Now I hear that there is a possibility that the system may be scrapped with no suggestion as to what it might be replaced with.
This is absolutely extraordinary. I was involved at the leading edge of the campaign that succeeded in getting the new system implemented. It was fiercely opposed by the Tories at the time, but now even the local Tories have admitted that the system has worked well and is certainly far fairer than the system it replaced. This was based on a ‘distance to school’ criterion and excluded large swathes of the city form their nearest schools.
The current system which took into account the new ‘admissions code’ was developed after a two year period of analysis involving much modelling of alternative systems. This also involved a newly formed parents stakeholder group with representation form around the city and which had members on the main working party established by the council to look at the issue.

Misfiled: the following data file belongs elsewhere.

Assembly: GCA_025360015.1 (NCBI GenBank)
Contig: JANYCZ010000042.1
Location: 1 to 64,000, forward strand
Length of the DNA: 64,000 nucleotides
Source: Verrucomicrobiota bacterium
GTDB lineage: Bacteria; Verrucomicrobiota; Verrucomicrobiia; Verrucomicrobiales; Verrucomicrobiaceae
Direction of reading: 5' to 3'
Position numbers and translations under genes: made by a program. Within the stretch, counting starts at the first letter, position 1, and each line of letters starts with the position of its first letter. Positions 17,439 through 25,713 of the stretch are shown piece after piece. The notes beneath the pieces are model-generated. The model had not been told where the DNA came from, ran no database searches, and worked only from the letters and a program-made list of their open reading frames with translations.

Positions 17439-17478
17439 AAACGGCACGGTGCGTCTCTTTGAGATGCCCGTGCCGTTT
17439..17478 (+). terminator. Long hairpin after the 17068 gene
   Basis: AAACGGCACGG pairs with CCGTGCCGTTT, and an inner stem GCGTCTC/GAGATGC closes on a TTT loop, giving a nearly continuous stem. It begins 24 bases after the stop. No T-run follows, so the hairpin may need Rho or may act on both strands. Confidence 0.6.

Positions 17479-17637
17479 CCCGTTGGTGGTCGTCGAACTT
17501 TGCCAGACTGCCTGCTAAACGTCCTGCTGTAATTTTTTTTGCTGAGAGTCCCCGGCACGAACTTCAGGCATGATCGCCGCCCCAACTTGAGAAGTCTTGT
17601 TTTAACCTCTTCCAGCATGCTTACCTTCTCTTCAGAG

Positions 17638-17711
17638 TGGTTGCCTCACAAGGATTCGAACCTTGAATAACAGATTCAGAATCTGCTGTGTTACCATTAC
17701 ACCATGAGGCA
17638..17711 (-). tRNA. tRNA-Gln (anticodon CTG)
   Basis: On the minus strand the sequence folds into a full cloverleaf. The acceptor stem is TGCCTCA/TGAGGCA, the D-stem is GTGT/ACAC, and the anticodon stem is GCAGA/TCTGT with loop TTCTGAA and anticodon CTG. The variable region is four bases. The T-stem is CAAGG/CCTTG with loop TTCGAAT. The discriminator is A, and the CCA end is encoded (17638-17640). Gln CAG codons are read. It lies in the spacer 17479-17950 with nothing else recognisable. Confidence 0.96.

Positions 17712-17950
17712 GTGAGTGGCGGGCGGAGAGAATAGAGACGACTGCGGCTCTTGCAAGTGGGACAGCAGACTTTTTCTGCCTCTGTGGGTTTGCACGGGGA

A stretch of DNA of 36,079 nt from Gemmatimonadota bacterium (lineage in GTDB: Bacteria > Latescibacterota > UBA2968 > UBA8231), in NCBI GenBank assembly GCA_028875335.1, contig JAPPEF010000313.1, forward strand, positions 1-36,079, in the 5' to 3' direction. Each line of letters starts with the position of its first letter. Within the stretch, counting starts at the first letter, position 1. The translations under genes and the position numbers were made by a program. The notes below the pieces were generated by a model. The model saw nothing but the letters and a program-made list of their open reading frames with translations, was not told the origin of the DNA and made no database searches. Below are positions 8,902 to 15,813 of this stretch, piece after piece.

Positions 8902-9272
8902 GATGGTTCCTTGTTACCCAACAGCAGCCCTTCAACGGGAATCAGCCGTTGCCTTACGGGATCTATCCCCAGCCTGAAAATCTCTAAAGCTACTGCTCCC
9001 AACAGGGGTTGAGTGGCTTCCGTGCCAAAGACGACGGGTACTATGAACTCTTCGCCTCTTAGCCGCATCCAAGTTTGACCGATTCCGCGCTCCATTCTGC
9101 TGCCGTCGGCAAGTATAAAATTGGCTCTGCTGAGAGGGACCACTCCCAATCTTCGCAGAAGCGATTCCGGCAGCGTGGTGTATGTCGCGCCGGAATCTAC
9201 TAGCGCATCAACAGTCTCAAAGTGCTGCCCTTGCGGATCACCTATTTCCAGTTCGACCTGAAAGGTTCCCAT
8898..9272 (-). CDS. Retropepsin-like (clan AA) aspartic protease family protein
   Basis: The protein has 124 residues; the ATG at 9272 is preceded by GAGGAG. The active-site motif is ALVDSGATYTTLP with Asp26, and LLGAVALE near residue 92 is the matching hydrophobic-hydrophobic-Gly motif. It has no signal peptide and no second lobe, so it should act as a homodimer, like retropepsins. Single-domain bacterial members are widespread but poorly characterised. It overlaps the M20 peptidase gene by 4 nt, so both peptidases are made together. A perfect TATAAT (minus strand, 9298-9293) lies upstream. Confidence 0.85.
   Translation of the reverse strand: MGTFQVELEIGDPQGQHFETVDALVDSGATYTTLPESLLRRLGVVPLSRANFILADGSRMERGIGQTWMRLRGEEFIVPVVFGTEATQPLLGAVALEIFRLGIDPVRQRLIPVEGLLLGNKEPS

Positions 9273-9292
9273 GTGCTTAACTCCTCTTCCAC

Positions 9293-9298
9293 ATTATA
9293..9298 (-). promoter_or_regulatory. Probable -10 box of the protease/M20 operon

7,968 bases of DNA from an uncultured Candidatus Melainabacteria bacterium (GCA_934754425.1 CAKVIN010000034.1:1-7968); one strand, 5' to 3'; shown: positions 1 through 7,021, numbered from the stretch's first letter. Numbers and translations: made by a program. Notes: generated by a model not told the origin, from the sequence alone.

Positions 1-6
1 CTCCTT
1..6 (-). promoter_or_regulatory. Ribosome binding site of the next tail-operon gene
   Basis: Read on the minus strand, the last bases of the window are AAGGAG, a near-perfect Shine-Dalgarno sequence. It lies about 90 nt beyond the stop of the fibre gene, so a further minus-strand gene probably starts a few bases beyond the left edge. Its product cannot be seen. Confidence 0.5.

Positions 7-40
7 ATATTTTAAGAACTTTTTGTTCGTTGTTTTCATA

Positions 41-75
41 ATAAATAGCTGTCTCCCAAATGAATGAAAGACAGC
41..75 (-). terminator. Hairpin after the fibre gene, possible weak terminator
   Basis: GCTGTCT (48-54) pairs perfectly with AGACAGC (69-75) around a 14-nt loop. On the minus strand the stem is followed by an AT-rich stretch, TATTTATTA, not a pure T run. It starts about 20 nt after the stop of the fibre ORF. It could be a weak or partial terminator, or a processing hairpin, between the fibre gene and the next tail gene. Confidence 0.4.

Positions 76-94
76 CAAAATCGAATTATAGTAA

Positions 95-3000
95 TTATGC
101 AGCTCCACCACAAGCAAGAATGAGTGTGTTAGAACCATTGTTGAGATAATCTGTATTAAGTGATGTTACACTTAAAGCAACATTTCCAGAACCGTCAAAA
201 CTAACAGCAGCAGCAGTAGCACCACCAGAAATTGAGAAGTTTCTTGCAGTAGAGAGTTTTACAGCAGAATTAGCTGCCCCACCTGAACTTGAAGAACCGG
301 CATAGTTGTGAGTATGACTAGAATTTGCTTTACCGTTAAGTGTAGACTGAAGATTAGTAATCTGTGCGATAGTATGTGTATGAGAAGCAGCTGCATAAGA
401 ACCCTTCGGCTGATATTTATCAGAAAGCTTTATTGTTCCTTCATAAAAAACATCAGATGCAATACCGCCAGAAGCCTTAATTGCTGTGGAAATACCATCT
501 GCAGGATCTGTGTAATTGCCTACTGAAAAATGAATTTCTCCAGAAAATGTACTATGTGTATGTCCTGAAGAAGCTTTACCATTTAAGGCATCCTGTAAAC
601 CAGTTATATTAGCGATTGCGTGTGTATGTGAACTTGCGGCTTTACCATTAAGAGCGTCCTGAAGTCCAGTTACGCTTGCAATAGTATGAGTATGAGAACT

Over the period of analysis there was considerable public consultation and the resulting system was scrutinised in depth by the schools adjudicator when opponents of the system raised objections with him, all of which he rejected.
After all that effort, and when the new system is just two years old, but giving results in terms of meeting parental choice significantly better than the old system considering scrapping it is not just madness, it is in my view irresponsible.
Ed Balls says the concentration of resources should be on improving schools so that all schools in all areas are equally sought after. So let’s concentrate on that rather than wasting money on the inevitable expensive processes that would be involved if the current admissions system is scrapped.